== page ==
Some teams may judge ‘success’ by only focusing on limited outcomes. Being able to overlook poor outcomes (impacts on quality of life, length of stay, rehabilitation) and focus on simple survival metrics is an Availability bias . This survivorship bias is made possible by not collecting data on the outcomes that also matter to make the invisible visible (e.g. PROMS – Patient-reported outcome measures).
Clinicians may suffer versions of egocentric bias; overestimation of their ability to control events (Illusion of control) and an overestimation of their judgement (Illusion of validity). These egocentric biases lead to Overconfidence effect (I am personally absolutely sure of this).
“Introducing the CGA is too difficult”
Some colleagues viewed change with suspicion and dread of a more difficult future; Declinism in action. When there are multiple options for improvement, sticking with the status quo is ‘default effect’ version of Framing effect. Being averse to loss and avoiding the disruption of change feed into Status quo bias and System justification bias.
Teams may not want to change because they are justly proud in the thing that they built (IKEA effect).
Colleagues may be unsure that the effort of CGA will bring a positive outcome, they are showing the Ambiguity effect, part of the Prospect theory discussed by Daniel Kahnemann.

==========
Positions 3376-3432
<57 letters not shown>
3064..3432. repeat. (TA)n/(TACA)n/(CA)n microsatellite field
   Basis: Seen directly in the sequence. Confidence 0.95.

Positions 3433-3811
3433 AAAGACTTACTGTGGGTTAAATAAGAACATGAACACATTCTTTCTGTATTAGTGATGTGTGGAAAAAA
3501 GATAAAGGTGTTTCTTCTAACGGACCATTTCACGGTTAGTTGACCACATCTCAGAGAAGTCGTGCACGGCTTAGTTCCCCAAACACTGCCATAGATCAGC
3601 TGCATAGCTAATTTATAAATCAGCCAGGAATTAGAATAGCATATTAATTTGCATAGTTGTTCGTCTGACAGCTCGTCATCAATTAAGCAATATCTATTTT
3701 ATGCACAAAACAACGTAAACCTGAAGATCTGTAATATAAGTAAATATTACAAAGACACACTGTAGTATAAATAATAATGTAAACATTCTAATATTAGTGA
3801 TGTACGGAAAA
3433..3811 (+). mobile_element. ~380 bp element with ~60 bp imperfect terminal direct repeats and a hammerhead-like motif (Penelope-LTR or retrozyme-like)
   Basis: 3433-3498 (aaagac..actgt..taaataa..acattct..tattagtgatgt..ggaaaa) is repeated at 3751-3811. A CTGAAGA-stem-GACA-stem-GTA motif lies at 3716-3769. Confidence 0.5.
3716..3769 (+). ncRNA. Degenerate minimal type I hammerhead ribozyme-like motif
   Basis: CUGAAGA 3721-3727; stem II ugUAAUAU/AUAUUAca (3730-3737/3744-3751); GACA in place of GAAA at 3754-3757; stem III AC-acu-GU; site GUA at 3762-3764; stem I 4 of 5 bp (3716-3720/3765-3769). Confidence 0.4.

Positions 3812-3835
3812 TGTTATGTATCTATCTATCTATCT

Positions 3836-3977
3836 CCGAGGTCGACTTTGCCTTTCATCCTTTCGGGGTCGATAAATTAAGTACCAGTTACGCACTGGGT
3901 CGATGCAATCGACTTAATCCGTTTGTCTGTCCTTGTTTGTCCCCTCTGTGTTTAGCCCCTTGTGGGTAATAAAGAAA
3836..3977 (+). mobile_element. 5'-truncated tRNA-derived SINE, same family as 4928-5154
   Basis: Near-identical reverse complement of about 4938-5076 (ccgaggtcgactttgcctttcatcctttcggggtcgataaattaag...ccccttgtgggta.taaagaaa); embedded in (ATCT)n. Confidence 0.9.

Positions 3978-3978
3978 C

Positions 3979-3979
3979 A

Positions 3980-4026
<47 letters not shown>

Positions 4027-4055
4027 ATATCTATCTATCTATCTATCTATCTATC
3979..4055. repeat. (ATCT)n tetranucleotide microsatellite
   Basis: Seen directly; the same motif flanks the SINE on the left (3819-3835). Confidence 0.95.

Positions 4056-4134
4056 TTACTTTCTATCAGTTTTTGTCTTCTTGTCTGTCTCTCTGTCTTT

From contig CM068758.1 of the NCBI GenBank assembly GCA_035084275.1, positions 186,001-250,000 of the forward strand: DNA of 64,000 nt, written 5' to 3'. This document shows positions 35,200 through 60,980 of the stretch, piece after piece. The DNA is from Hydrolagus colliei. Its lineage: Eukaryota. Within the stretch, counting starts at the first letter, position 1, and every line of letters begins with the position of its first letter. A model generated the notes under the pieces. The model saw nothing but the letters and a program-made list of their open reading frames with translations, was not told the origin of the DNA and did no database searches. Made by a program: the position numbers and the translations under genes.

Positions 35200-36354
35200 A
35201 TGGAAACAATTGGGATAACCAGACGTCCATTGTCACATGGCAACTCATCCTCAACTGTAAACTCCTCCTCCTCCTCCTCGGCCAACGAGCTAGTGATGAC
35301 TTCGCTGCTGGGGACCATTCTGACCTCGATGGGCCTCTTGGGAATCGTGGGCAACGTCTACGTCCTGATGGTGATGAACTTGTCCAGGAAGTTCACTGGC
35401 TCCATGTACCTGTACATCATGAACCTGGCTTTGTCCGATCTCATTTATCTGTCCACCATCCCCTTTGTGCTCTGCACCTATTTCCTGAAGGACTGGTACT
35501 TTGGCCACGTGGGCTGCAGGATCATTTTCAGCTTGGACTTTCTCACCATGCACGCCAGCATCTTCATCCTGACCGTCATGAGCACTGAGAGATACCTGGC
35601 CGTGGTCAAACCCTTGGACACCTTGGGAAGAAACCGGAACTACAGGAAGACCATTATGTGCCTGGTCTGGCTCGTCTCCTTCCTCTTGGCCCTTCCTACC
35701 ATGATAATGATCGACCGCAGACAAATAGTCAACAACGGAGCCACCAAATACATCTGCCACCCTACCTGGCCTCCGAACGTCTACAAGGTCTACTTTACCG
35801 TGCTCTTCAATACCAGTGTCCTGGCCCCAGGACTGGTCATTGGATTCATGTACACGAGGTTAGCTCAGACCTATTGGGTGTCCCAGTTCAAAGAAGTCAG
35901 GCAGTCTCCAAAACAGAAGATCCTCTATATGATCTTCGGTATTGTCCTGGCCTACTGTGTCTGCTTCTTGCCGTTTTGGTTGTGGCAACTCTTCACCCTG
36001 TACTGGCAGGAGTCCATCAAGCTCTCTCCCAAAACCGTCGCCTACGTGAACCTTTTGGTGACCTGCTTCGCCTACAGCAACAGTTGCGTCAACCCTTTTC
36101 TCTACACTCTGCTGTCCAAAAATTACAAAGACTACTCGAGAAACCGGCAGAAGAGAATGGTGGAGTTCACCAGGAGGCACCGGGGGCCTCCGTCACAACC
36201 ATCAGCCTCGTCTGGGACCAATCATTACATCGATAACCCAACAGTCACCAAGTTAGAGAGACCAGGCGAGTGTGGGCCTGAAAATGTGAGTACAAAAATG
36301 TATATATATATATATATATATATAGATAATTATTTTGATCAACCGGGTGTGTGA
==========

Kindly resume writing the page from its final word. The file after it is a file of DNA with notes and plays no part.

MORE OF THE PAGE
The prominence of CGA at the 2020 ASCO meeting may lead some to think that CGA is ‘new’ (ignorant of previous decades of work). This misunderstanding is an example of Recency illusion.
The CGA presentations at ASCO fought for prominence with the newest and brightest oncology treatments. When Availability bias leads us to focus on the excitement of immunotherapy over the prosaic simplicity of CGA we become victims of Salience bias.
Some have the ‘double trouble’ bias of simultaneously overestimating their ability to treat an older person safely whilst underestimating how simple introducing CGA into practice may be. This bias was described by Festinger as the Hard–easy effect.
Semmelweiss provided a foundation and when he was stopped Lister and Pasteur continued to build until bias could no longer stand in its’ way. Evidence and continued implementation are the tools to chip away at the bias of those who don’t believe. I hope you recognise your own biases and are able to bust the biases of others!